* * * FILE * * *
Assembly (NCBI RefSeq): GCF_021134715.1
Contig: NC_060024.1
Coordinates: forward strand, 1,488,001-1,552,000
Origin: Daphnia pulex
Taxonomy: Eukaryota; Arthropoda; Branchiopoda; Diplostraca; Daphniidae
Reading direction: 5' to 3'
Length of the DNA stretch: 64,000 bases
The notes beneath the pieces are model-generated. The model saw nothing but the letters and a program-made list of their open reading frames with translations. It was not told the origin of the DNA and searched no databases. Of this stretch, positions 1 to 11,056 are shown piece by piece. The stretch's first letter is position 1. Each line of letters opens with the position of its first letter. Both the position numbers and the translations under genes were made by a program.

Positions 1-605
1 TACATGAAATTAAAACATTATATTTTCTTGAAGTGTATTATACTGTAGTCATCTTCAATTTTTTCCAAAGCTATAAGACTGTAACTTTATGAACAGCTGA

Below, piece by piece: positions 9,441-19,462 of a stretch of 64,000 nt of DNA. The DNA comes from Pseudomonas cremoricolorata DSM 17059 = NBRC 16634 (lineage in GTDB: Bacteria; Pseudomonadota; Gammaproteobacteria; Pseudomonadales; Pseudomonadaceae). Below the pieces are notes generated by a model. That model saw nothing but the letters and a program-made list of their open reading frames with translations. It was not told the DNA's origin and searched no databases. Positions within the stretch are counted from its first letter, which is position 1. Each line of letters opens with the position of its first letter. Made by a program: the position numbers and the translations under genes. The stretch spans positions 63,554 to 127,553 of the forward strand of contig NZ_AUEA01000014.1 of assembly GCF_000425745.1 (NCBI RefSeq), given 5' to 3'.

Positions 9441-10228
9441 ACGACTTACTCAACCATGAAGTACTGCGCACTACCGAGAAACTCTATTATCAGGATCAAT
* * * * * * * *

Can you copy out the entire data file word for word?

Assembly (NCBI RefSeq): GCF_021134715.1
Contig: NC_060024.1
Coordinates: forward strand, 1,488,001-1,552,000
Origin: Daphnia pulex
Taxonomy: Eukaryota; Arthropoda; Branchiopoda; Diplostraca; Daphniidae
Reading direction: 5' to 3'
Length of the DNA stretch: 64,000 bases
The notes beneath the pieces are model-generated. The model saw nothing but the letters and a program-made list of their open reading frames with translations. It was not told the origin of the DNA and searched no databases. Of this stretch, positions 1 to 11,056 are shown piece by piece. The stretch's first letter is position 1. Each line of letters opens with the position of its first letter. Both the position numbers and the translations under genes were made by a program.

Positions 1-605
1 TACATGAAATTAAAACATTATATTTTCTTGAAGTGTATTATACTGTAGTCATCTTCAATTTTTTCCAAAGCTATAAGACTGTAACTTTATGAACAGCTGA

Below, piece by piece: positions 9,441-19,462 of a stretch of 64,000 nt of DNA. The DNA comes from Pseudomonas cremoricolorata DSM 17059 = NBRC 16634 (lineage in GTDB: Bacteria; Pseudomonadota; Gammaproteobacteria; Pseudomonadales; Pseudomonadaceae). Below the pieces are notes generated by a model. That model saw nothing but the letters and a program-made list of their open reading frames with translations. It was not told the DNA's origin and searched no databases. Positions within the stretch are counted from its first letter, which is position 1. Each line of letters opens with the position of its first letter. Made by a program: the position numbers and the translations under genes. The stretch spans positions 63,554 to 127,553 of the forward strand of contig NZ_AUEA01000014.1 of assembly GCF_000425745.1 (NCBI RefSeq), given 5' to 3'.

Positions 9441-10228
9441 ACGACTTACTCAACCATGAAGTACTGCGCACTACCGAGAAACTCTATTATCAGGATCAAT